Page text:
I am deeply troubled by the notion that drawing parallels between the struggle for civil rights for African Americans and the struggle for civil rights for GLBTQ [gay, lesbian, bisexual, transgender, and queer] folks is a “faulty argument.” To deny that there are parallels obscures a key element that is, for me, deeply troubling: The forces opposing gay marriage and the forces supporting racism both use the Bible and Christianity to do their dirty work. Many of the arguments Christians use to prove that homosexuality is a sin and therefore not worthy of protection under the law — it says so in the Bible, it’s God’s will, it’s the natural order God intended for humanity — are the very same arguments that were used to justify slavery, to support segregation, and to sanction racism.
I remain unconvinced by articles, like Walton’s “Hitching a Freedom Ride: Gay Ain’t the New Black…”, which point out that the similarities between the two movements means denying that “injustice is contextually specific.” I know that many GLBTQ folks do not count as their history or their ancestors’ history being stolen from other countries and brought over in ships to be slaves, or being bought and sold as chattel, or being made legally 3/5ths of a human by the constitution. I know many GLBTQ folks — at least those who are white — do not endure racism on a daily basis.
But I also know that homosexuals were among the first rounded up by the Nazis. And I know that people are murdered and beaten because they are gay, that GLBTQ folks are routinely viewed and named as deviant and as subhuman, and that discrimination sanctioned by our laws and referenda affect GLBTQ folks in profound ways that are hard to imagine by those with heterosexual privilege. Choosing to ignore those parallels allows heterosexism to flourish, which is itself a form of violence. It is yet another example of how we are willing to do theological and political back flips to retain the right to discriminate against those deemed less than “us,” a core component of this nation’s history.
It seems to me that behind many attempts to reject the links between the two movements is an essential belief that the discrimination GLBTQ folks experience on a daily basis — interpersonal discrimination, structural discrimination, physical violence, emotional violence, denial of civil rights — is not, in fact, discrimination. How, for example, can you deny the parallels between the struggle to make interracial marriage legal and the struggle to make gay marriage legal? To do so, you must believe that the desire of two men to marry each other is fundamentally different from the desire of a white man and a black woman to marry each other. And how can you justify this distinction? It seems to me it is only possible to do so if you think gay people should not be allowed to marry because you think homosexuality is wrong, immoral, and sinful. And if you think homosexuality is wrong, immoral, and sinful — a “lifestyle choice” — then you will not recognize the denial of the right to marry as a denial of civil rights.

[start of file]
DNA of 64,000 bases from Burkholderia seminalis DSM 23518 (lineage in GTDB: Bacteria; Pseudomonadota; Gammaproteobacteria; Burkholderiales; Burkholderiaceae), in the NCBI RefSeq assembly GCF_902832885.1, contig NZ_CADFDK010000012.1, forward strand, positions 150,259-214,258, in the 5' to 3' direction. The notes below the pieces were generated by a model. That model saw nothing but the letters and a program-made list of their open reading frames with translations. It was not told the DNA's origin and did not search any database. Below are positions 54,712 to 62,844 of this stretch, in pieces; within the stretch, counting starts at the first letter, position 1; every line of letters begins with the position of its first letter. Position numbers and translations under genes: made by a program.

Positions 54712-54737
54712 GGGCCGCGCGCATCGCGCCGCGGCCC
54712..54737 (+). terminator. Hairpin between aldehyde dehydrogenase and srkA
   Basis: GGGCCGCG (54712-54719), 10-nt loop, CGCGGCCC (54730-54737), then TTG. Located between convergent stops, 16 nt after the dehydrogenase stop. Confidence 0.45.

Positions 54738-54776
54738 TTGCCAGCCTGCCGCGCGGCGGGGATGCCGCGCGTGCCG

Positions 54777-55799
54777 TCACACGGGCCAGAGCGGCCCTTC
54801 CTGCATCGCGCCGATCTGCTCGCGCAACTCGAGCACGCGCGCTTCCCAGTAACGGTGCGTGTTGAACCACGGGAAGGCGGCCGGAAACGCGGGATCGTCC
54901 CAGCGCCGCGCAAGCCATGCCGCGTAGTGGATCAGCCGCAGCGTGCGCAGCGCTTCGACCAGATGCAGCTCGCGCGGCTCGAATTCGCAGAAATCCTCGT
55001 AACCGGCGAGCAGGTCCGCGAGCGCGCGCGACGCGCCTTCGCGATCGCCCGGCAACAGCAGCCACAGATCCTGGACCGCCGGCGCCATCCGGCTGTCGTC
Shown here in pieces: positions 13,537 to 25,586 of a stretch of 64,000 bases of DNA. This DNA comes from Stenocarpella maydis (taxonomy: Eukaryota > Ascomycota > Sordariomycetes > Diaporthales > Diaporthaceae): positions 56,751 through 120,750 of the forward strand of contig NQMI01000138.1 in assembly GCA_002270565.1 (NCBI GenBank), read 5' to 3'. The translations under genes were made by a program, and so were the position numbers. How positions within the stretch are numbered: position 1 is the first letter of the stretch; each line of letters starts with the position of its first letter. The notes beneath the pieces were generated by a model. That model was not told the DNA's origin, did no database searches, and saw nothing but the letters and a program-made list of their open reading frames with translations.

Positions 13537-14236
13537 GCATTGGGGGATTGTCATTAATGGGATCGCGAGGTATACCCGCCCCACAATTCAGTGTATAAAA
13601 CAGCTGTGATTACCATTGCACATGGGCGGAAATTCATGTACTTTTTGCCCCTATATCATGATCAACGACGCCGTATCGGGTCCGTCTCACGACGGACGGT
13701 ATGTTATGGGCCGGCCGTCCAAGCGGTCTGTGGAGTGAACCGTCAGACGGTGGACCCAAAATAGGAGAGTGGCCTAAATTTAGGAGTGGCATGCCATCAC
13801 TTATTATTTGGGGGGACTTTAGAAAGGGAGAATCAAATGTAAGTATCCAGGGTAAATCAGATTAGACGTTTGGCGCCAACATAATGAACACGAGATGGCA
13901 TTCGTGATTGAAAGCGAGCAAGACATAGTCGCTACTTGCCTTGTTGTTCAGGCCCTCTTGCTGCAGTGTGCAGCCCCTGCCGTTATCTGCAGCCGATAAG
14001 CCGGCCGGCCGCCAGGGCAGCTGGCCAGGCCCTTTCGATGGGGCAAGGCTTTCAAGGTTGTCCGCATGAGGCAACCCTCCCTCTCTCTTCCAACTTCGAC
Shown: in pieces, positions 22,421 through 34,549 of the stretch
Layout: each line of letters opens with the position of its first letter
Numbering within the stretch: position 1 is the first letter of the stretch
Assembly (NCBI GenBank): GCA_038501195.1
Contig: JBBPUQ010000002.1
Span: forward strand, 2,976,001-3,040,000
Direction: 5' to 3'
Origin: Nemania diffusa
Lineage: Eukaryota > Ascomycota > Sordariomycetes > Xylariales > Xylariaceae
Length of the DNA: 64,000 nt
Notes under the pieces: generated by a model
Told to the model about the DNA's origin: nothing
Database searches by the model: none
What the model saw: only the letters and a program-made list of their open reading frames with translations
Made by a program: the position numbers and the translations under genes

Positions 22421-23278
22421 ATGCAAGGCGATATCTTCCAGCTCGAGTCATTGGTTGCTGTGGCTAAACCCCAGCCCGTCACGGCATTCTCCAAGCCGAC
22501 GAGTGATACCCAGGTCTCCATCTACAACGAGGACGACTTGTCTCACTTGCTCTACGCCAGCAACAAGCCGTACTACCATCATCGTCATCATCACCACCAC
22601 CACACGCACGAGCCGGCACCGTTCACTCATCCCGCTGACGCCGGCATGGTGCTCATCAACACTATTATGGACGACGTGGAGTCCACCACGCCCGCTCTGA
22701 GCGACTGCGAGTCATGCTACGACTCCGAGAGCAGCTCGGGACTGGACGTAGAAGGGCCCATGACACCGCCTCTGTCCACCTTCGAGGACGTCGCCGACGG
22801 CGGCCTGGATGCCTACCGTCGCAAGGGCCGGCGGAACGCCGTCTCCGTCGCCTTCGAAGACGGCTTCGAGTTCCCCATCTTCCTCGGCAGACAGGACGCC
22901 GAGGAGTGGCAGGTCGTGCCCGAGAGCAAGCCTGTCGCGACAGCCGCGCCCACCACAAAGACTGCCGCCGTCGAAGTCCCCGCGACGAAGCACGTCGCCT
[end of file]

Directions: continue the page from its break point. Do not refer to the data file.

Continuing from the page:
Recognizing similarities between two different struggles for civil rights does not mean equating those struggles; it means that alliances can be built. . . . There is work to be done. Heterosexism is killing people in my neighborhood. On Tuesday, February 12, 2008, Lawrence King, a seventh grader, was shot in the head, twice, by his fourteen-year-old classmate in the computer lab at his school. The murder was classified as a hate crime. Reports indicate that King was targeted in part because he was gay and sometimes wore jewelry and makeup to school.
But he was not killed because he was gay. He was killed because his killer was raised in a society that endorses — and even blesses — the ridicule, discrimination, and violence that GLBTQ people endure every day. I lay much of the blame for this boy’s murder and the passage of Proposition Eight in California at the feet of church communities, and at the same time, I remain hopeful that some of the tools needed to combat heterosexism can be found in church communities. If we deny the similarities between the fight for civil rights for African Americans and the fight for civil rights for GLBTQ folks, then I think we deny important resources for fighting against all kinds of church-sanctioned discrimination.
To read Sarah Sentilles article in its entirety, click here.
See also the previous Wild Reed post:
The Same Premise
Image: Jan Kubicki.